But the girl lives in the world that her father and I cannot reach, she doesn’t live within our arms. She lives in a world where 10 year old girls are already so bone-deep aware of how we treat women who do not fit a certain, very narrow, paradigm that they worry they will never be loved. She worries — a lot — what strangers think of her when they see her from a distance; she worries that the people who know her are kind only because they know her.

She is 10. She is healthy. She is strong. She is wicked smart. And she sat in my car, weeping about her body.

There is only so much her father and I can do, only so much real science we can bring to bear on the lies and misapprehensions peddled by the diet industry and swallowed whole by those around us. There is only so much we can do about the fact that every adult woman she comes in contact with is steeped in the same lies and misapprehensions, the vast majority of them openly bemoaning their sacred bodies and bonding over self-loathing. “I’m getting fat!” one of the girl’s friends said at school the other day, a friend who is so slight she might blow away on the next strong wing.

There’s only so much I can do. It’s already in her. And even though I never say it out loud, it’s in me too. I hate it, but there it is, telling me how little I’m worth because I refuse to punish my only body for being something other than that which I am told it should be. I cannot tell you how much it hurts me, how furious it makes me, to know that this is what she feels and what she faces. I’m weeping as I type. And there’s almost nothing I can do. I cannot train the world.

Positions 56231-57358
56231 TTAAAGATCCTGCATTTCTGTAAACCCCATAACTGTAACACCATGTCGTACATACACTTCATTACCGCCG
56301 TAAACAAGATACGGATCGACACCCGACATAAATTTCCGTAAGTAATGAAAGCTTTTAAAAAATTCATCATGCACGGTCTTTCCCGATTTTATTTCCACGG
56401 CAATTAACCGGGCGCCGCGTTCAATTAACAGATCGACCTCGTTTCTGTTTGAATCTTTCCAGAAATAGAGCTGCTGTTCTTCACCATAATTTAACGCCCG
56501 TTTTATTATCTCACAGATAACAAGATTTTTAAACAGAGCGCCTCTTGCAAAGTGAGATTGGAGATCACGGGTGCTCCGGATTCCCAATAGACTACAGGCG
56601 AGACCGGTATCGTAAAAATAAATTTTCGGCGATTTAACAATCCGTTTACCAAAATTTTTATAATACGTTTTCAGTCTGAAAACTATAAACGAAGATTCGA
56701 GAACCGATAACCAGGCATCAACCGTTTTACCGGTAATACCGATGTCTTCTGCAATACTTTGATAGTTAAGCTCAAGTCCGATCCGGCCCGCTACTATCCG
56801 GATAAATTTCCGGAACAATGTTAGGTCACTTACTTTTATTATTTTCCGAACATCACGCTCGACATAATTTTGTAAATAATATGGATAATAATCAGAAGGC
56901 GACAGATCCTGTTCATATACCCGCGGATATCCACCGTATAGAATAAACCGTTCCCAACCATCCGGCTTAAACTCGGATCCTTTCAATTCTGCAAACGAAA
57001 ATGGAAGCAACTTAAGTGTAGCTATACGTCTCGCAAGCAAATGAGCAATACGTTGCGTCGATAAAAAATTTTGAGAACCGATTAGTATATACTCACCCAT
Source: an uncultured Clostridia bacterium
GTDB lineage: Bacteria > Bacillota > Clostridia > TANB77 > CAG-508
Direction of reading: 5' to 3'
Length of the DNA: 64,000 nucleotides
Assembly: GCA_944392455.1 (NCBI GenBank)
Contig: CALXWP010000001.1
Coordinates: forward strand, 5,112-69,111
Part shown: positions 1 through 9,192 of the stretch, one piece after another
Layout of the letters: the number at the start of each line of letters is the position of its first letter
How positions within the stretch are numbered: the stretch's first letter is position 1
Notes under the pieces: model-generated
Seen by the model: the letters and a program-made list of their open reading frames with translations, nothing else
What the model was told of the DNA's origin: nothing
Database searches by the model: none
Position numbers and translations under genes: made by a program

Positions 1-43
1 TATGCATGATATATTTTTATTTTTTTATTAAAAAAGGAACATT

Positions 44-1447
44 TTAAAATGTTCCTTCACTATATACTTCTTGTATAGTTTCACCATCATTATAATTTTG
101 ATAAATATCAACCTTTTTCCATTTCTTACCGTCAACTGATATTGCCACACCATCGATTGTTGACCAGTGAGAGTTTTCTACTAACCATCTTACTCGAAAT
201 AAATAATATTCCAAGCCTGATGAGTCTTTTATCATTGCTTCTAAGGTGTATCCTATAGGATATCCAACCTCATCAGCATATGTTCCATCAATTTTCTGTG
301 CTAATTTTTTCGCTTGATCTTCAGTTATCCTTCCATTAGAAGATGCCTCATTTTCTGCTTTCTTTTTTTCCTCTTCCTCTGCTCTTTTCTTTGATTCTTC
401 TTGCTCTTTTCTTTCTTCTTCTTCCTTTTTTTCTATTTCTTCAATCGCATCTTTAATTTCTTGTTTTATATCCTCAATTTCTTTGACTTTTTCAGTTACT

But maybe, maybe – if we all work together, maybe if we’re kinder to ourselves and each other, more loving toward these fabulous machines that move us through our lives, less willing to accept shaming that cloaks itself as wisdom – maybe together, we adults can make the world in which our little girls are growing into wonderful women a better place. Maybe.

Please help me. We’re the adults. My daughter, and probably yours, needs our help.  They need our love.


UPDATE: My Twitter friend Kris Lindbeck sent me the lovliest essay I may have ever read about human bodies — all of them. Please click through to read. “I’ll tell you what people look like, really: they look like flames. Or like the stars, on a clear night in the wilderness.”


UPDATE 10/6/13: All of a sudden this post is getting a ton of love from Facebook, and I’m very grateful — and Facebook is not the easiest thing to search, so I honestly don’t have any idea why today, or what the source(s) is (are). If it’s you – thank you!

More than just a princess – RAWR!

Via Bust magazine, this:


(I can’t wait to show this to the girl!)

For more on Goldie Blox, click here.

“Staggering worker caseloads…”.